There is a great deal of emphasis coming through about humans as relational thinkers and not just as efficiency thinkers. We are not just people who respond to goals and targets until we endlessly find ourselves unable to 'outperform' what we have achieved before. The ever changing goal posts cannot be made greater, larger or more finite and we cannot be expected to jump through an ever decreasing sized hoop! Efficiency thinking is self focused, and a great deal of discipline and goal orientated fulfilment. These ideals can be hugely valuable in a world where achieving targets is paramount and also hugely validated by our peers. However the trends in this singular goal orientated focus is changing and relational thinking is rising in value. Building relationships with people to create better outcomes and better solutions is an ever expanding concept. That far outlives and outlasts our singular goal focus. Relationship building can add compounding value to your experiences in all realms of your life as the nature of relationships increases over time to compound and provide benefits that far outstrip their original intention. Its an intensely expansive way of thinking which differs so much from the 'head down singular task focus' that leads to success in efficiency thinking. Adam Grant states "no matter how goal orientated you are, a good chunk of your success depends on your peripheral vision". It validates the notion that every now and then you have to look beyond the short term goal and think of the impact on a broader scale.
As a therapist I relate to this quite intensely. I have a certain skill and knowledge base that allows me to target the body in all it's intricate manner of operation and try to achieve the most efficient function or 'health' of the system to create lasting operation. In this pursuit I am often faced with points where my knowledge and skill base may not be completely sufficient and must needs to be reinforced with other skilled and talented professionals who can bring even more experience and talent to the equation. I would be most foolish to believe that I was the be all and end all of a solution to an issue. Every practitioner in their way and with their chosen skill has a role to play in the 'pack'. To find the solution and the betterment of the whole. In just the same was that massage is not the only solution. Chiropractic, physiotherapy, osteopathy, naturopathy, chinese medicine... all have a part to play in the betterment of the issue at hand. One should never try to exist in opposition or in denial of the other.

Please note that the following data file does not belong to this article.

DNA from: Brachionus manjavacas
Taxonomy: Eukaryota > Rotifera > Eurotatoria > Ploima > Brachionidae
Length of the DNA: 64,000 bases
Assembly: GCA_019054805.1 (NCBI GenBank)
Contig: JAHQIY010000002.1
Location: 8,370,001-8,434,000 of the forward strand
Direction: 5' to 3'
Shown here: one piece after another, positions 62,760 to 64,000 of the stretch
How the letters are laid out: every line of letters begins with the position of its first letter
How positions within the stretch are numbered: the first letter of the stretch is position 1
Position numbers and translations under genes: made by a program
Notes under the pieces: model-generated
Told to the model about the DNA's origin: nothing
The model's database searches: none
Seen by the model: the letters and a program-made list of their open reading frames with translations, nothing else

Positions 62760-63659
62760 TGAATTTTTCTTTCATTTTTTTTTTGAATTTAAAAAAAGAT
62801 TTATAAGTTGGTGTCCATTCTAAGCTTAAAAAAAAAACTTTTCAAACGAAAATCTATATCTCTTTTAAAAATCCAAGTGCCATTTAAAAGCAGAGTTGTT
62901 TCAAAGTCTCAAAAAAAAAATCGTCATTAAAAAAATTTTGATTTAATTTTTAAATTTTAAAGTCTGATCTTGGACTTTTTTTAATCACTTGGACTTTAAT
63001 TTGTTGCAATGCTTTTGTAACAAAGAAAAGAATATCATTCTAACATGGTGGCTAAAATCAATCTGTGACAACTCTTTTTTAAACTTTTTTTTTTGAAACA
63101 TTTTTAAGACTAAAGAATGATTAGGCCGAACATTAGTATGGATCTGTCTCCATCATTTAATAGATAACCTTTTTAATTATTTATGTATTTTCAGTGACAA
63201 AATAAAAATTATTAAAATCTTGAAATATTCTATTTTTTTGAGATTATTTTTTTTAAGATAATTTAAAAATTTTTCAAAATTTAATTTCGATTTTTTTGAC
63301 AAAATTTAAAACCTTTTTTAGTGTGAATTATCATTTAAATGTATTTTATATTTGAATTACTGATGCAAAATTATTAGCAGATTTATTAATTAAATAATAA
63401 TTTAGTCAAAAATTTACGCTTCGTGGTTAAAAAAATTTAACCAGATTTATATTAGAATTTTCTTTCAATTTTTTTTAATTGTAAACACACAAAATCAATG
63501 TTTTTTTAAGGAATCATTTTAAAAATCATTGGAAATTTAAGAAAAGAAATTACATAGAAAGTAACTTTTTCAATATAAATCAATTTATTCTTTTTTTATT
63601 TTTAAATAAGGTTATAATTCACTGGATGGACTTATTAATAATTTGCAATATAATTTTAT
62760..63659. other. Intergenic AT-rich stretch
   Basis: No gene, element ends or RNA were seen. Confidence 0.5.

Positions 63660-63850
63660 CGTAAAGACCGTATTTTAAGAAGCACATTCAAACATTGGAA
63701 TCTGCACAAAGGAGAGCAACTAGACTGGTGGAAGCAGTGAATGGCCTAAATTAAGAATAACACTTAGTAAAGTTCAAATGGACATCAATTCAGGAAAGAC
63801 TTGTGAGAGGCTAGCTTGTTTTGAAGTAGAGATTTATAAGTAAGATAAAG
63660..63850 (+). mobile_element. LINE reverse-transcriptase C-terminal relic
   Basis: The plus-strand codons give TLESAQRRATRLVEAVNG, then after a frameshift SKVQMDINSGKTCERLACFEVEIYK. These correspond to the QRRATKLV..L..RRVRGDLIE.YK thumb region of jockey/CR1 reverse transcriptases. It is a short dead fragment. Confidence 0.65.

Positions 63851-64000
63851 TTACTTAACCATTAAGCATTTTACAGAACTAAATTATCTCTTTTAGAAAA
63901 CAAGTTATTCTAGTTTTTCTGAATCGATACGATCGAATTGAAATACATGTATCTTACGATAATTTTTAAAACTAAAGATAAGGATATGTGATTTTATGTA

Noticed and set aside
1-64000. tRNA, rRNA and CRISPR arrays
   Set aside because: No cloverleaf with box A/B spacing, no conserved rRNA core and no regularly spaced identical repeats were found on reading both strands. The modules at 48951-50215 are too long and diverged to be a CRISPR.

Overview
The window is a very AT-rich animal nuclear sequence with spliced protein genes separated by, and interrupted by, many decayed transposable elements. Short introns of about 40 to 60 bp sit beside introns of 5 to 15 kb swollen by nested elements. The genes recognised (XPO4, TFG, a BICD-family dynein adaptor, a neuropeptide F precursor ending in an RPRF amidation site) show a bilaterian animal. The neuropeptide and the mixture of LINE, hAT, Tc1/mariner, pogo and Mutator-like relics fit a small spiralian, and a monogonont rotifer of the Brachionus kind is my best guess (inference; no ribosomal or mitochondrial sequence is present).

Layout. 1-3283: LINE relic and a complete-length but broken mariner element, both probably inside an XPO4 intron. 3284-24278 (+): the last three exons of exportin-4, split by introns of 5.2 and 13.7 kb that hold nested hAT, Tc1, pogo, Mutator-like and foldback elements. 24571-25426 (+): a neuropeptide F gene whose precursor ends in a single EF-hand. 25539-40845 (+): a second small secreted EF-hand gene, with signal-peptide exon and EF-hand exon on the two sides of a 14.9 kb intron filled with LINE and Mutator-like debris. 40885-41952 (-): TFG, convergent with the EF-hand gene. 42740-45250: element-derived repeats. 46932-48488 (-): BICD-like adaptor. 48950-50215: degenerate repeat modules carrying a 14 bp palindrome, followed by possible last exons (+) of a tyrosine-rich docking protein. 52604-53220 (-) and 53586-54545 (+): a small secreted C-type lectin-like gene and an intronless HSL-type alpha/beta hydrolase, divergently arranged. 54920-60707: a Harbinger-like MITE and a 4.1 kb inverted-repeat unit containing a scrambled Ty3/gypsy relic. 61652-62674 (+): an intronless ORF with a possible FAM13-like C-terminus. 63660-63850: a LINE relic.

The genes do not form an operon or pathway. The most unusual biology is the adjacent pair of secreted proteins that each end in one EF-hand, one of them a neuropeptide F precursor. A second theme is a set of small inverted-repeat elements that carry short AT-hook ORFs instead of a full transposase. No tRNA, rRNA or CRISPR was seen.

But at the core of the concept is that we as humans are social beings. We are meant to drive in packs, we are meant to incorporate the needs of the group above the needs of the individual. In this way we are also at our best when we strive to use the wisdom and knowledge of the many as opposed to the genius of the solo. So to relate this back to our common goals: when struggling to find results where you have plateaued or achieved before, perhaps you need to bring in the help of those more experienced. After all, we are all better off as part of the social community - even as a lone wolf.